From Space, They Say, They Will Be Able To Strike Targets Anywhere On Earth Almost Instantaneously.

Air Force Times May 18, 1998 Pg. 12

By William Matthews

Already, they can watch their enemies day and night though the unblinking eyes of orbiting sensors. Space provides an unprecedented flow of information to troops on the ground, in the air and at sea, and the flow is increasing. Satellites in space make precise navigation easy and bombing with pinpoint accuracy possible. Space will permit the military to achieve unrivaled battlefield dominance.

Military planners got their first comprehensive glimpse at the potential of space in 1991 during Operation Desert Storm. Many were so impressed they are calling the Persian Gulf War the first "space war." Virtually every aspect of the war depended to some degree on the support provided by space systems. Data from space helped troops find their position and navigate, provided weather and terrain information, was central to tactical-missile defense, made communications possible, and was central to reconnaissance, surveillance, and target acquisition. Space provided a vast asymmetrical advantage for the United States. While U.S. forces knew from space imagery where Iraqi forces were and what they were doing, the Iraqis remained unaware of massive shifts in U.S. forces at the start of the ground war. The Global Positioning System and satellite communications kept allied troop movements synchronized. Bombing isolated and demoralized Iraqi units, which surrendered en masse. And space systems have improved dramatically since then, making U.S. forces more informed, more precise and more deadly, according to Gen. Howell Estes, chief of the U.S. Space Command and Air Force Space Command.

But space promises to become more of an equal-opportunity medium. "The Saddams of the future can buy the kind of capability only the United States used to have," said Brig. Gen. Steve Boone, director of plans at the Air Force Space Command at Peterson Air Force Base, Colo.

Companies that operate commercial satellites already sell intelligence photos, communications links and weather data valuable for military purposes. Relatively minor military powers, and even nongovernmental organizations, soon will have access to militarily valuable services from space. "The space 'playing field' is leveling rapidly," the U.S. Space Command warns in a newly released "Long Range Plan."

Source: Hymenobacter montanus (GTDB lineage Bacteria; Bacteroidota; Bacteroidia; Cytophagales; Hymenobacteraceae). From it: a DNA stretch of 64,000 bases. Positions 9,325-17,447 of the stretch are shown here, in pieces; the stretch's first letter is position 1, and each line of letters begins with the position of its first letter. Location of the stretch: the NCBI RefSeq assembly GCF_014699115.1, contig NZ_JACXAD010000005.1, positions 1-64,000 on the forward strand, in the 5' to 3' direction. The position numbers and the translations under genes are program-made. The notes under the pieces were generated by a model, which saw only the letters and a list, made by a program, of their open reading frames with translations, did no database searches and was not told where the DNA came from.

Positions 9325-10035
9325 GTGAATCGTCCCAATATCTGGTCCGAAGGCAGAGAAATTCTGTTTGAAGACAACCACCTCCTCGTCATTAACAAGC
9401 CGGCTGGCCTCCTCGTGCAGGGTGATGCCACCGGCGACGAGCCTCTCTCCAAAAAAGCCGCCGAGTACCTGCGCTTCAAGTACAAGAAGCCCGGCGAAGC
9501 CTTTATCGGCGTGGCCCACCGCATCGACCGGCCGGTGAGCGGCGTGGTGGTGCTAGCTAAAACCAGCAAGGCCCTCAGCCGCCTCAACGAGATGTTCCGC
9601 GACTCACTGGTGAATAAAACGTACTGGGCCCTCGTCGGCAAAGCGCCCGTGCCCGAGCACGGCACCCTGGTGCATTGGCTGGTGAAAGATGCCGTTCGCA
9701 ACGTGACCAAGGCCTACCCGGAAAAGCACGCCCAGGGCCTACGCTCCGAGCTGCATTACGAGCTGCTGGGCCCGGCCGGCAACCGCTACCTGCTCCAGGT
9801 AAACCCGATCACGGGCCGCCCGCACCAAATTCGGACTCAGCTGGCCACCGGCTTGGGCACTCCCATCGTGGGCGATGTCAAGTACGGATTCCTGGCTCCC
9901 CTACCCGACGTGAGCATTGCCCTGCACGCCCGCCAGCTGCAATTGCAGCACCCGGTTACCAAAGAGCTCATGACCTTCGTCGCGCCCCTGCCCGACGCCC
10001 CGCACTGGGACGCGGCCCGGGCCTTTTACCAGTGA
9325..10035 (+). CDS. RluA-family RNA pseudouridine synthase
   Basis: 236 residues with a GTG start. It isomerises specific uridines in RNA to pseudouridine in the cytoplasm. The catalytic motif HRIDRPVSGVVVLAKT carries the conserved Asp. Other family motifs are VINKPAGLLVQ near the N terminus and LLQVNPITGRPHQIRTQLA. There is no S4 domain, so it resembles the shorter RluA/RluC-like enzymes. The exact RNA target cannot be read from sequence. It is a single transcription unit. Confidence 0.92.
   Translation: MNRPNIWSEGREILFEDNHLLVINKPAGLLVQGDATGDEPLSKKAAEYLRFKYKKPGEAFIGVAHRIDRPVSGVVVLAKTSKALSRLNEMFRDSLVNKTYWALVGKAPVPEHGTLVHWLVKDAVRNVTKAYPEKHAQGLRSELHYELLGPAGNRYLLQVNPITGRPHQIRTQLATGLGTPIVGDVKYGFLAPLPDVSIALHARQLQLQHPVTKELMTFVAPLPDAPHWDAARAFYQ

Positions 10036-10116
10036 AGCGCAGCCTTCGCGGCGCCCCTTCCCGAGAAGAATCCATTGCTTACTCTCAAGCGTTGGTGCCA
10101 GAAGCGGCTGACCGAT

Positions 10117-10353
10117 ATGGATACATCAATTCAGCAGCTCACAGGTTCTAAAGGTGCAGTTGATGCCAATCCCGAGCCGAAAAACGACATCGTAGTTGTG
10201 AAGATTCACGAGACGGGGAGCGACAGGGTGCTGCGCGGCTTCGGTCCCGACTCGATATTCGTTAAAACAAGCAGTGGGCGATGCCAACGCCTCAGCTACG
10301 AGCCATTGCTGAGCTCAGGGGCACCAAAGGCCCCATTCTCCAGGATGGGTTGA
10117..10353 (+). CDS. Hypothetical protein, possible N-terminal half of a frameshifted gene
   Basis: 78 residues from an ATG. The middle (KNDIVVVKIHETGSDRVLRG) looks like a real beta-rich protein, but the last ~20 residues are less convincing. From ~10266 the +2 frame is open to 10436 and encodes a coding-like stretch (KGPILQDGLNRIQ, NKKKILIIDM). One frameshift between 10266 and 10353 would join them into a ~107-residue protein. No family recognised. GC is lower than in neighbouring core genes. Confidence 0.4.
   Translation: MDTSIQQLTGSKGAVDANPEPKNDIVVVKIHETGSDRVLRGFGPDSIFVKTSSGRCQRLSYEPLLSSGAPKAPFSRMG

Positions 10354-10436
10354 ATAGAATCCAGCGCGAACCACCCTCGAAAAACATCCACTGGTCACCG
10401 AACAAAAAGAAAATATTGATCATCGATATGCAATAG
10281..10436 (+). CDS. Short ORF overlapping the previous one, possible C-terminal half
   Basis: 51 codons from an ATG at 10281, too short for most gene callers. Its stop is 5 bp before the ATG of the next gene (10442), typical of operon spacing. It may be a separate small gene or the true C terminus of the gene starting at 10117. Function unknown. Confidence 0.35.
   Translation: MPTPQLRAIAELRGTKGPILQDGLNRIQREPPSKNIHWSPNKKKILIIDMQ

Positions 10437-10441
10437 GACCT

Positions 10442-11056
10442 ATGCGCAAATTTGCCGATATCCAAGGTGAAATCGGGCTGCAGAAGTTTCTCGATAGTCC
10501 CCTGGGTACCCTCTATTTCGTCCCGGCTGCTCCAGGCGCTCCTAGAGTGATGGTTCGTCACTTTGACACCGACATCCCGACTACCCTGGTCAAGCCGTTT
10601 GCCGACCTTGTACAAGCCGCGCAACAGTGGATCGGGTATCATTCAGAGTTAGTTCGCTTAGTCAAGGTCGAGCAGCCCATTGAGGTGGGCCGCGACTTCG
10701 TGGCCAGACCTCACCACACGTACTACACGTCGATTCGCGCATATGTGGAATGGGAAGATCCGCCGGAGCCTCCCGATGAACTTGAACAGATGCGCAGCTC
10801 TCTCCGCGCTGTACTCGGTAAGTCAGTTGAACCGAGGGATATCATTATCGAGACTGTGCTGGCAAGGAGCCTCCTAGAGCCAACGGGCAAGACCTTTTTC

Nearly 500 satellites orbit the Earth today, pumping the lifeblood of the postindustrial economy: information. And in space, the lines between what is military and what is commercial are becoming increasingly blurred.

The Global Positioning System originally developed as a navigation tool for U.S. troops now is essential to civil air, land and maritime transportation, the Space Command says. While guiding warplanes to their targets, GPS now also guides fishing boats to productive angling grounds.

Satellites that once gathered weather information exclusively for military purposes now share space with satellites that gather similar data that is broadcast worldwide on cable television. Detailed satellite weather information is so widely available, the U.S. military is transferring control of its weather satellites to the National Oceanic and Atmospheric Administration.

With this merger of commerce and the military in space, potential problems abound. For example, it may be difficult to deny an enemy access to GPS data useful for targeting missiles without also cutting the service to airliners, oil tankers and map makers. Communications satellites, which make telecommunications one of the world's fastest-growing industries, also expand the military communications capabilities of potential enemies.

Ground-surveillance satellites intended for use in agriculture and other industries soon will produce images sharp enough to show objects as small as 1 meter across. They will make ideal military reconnaissance satellites. For spy photos or crop monitoring, commercial transactions or battlefield communications, recreational weather forecasting or mission planning, airline navigation or smart bomb targeting, space has come of age. "Space capabilities are becoming absolutely essential for military operations, national commerce and everyday life," the U.S. Space Command says.

In the next century, U.S. dependence on space will rival its dependence on electricity and oil, the command's visionaries predict in their 20-year blueprint for military space strategy. Not only will the military depend on space for capabilities such as communications, reconnaissance and surveillance, but senior military officials predict that soon the military will be expected to defend U.S. commercial interests in space.

The global policeman will be getting a bigger beat.